Travel Blogger. ESL Teacher. Optimistic Millennial Adventurer!
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It was Day 2 in Dubai, and I discovered that the city had its very own “hop on/hop off” Big Bus Tour **Yeahhhhh** I firmly believe that bus tours are one of the best ways to not only explore top attractions across a travel destination, but are also a fantastic way to view and get a feel of the city’s landscape. And here... we... go!
[READ] Destination Dubai: What it's Like Inside the World's Largest Mall
[READ] Destination Dubai: At the Top of Burj Khalifa & on to Dubai Fountain
I arrived at Wafi, an Egyptian themed shopping mall, around 11am, shelled out 339 AED for a full package Deluxe Ticket, and set off for my very first trip on Dubai’s Big Bus Tour.
The first line I rode was the Red Line, or City Tour, which would drive past the Burj Khalifa before touring Deira, a region brimming with much of the historical and early development settlements of Dubai.
We drove around and, though thrilled at the opportunity to get my first glance at the city, I was surprised at just how, well, normal the city looked.
In fact, much of Dubai’s landscape reminded me of cities back in the States like Phoenix, Arizona and Los Angeles, California.
The weather was hot and sunny, there were long stretches of busy highways, palm trees, and 2 to 3-story manila painted housing complexes were spread out in every direction.
Furthermore, the streets were safe, orderly, clean and everything was modern and aesthetically appealing—key things I had reservations about before my trip. The Big Bus Tour was the best way to see Dubai!
The first stop I “hopped off” at was at the Dubai Museum, located in Al Fahidi Fort, the oldest building in Dubai. The museum housed a number of galleries and displays detailing the culture and history of Dubai in addition to the traditional lifestyle of its citizens. It was interesting, but I only needed about 30 minutes to cover the entire museum. On to the next one!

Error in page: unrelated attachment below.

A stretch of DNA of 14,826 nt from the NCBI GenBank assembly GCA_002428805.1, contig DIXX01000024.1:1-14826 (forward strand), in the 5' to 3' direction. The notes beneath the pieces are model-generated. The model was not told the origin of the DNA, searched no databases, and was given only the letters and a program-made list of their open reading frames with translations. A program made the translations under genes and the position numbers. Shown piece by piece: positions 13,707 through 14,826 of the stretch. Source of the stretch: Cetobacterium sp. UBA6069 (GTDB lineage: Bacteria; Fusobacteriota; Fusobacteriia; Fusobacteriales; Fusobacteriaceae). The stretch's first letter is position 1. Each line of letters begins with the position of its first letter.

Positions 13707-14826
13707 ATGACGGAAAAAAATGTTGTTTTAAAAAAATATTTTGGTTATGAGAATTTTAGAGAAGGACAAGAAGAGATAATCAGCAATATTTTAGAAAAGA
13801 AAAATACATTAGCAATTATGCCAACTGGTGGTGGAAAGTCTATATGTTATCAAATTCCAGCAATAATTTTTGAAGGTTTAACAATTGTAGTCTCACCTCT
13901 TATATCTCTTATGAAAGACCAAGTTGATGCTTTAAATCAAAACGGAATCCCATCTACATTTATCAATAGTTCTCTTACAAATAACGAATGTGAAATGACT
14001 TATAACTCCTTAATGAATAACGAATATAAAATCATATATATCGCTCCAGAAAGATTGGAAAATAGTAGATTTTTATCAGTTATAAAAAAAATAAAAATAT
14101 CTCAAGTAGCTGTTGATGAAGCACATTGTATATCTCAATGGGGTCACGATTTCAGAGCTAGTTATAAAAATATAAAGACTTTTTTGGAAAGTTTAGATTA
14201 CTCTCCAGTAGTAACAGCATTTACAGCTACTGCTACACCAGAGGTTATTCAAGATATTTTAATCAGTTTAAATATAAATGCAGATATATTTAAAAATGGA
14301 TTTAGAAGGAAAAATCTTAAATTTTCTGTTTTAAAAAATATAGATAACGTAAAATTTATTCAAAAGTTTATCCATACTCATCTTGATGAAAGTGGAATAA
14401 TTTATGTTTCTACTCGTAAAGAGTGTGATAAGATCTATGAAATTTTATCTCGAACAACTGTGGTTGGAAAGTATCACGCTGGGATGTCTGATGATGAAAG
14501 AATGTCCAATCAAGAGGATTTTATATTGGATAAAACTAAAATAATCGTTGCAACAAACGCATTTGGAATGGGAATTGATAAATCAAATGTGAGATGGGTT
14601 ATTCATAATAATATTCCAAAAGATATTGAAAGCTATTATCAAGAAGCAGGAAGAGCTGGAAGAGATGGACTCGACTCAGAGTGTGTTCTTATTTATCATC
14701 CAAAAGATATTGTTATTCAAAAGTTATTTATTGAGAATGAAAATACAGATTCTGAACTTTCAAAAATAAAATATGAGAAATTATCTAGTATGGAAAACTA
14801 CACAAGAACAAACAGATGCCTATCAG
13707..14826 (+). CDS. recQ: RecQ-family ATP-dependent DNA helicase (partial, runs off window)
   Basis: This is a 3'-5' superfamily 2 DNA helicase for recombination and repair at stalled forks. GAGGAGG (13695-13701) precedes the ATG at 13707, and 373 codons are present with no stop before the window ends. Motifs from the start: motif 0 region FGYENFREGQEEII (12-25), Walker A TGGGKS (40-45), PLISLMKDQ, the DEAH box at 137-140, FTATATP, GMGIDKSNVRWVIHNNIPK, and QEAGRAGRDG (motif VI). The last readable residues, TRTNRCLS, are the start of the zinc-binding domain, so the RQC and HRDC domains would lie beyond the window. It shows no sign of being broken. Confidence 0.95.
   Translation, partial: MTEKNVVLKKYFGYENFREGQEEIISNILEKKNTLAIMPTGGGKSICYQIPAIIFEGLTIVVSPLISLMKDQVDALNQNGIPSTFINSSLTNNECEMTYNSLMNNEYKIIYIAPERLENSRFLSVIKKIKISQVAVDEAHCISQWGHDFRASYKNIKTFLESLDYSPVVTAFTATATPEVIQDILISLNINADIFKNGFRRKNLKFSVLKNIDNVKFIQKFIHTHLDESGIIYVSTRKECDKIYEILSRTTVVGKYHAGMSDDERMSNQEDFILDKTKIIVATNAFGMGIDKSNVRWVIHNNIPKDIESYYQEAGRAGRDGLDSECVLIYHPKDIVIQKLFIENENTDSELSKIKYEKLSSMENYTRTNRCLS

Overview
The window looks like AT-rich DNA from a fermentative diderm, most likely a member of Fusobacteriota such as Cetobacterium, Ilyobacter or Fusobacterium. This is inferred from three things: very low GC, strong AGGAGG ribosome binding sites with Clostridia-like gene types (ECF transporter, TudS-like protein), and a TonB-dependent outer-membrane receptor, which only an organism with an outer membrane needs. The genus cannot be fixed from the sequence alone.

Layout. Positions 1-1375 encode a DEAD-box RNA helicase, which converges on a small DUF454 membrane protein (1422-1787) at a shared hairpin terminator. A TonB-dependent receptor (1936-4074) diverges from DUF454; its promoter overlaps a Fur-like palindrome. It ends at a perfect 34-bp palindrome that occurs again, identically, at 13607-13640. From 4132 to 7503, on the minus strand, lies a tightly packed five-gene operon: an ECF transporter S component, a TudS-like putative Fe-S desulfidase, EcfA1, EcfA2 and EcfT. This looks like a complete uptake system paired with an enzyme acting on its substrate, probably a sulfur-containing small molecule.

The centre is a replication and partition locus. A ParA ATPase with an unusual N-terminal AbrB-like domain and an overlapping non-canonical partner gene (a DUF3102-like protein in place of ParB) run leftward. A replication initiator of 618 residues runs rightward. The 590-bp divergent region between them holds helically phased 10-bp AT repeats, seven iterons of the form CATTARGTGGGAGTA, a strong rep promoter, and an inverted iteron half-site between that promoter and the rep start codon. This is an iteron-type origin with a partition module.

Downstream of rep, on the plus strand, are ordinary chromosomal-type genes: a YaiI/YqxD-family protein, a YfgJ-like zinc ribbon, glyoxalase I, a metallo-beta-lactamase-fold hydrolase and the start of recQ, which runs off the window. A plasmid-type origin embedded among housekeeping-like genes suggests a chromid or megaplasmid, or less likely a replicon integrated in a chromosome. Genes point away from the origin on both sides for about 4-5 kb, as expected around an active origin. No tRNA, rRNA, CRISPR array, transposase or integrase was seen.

Up next? A 1-hour cruise along Dubai Creek. Again, it was smoldering hot, but I love cruises and just couldn’t resist having a perfect view of the architecture lining the creek.
During the cruise a pre-recorded voice provided commentary on the historical significance of Dubai Creek and many of the buildings situated along its edge.
I learned that it was once served as a major port for ships and was a great place to fish due to its shallow waters.
Today, Dubai Creek is mainly used for transporting small cargo, sightseeing, and transporting pedestrians.
After the cruise I arrived back at Dubai Mall and transferred to the Green Line of the Big Bus Tour, where it would make stops at Jumeirah Mosque, Jumeirah Public Beach, the Burj Al Arab, and the Atlantis the Palm--all top attractions I wanted to see in Dubai.
Burj Al Arabb & Sunset Beach
After a while we landed at Burj Al Arab—a luxury hotel resembling the sail of a ship. Did I also mention that it's a 5-star hotel!
And to the right of the Burj Al Arab sat Sunset Beach, which was a bright green closest to the sand and transformed into a dark navy blue just a few meters out.
It was mid-afternoon so I skipped the beach to explore Atlantis at the Palm. And just like that I was on my way to another iconic attraction in Dubai: Palm Islands.
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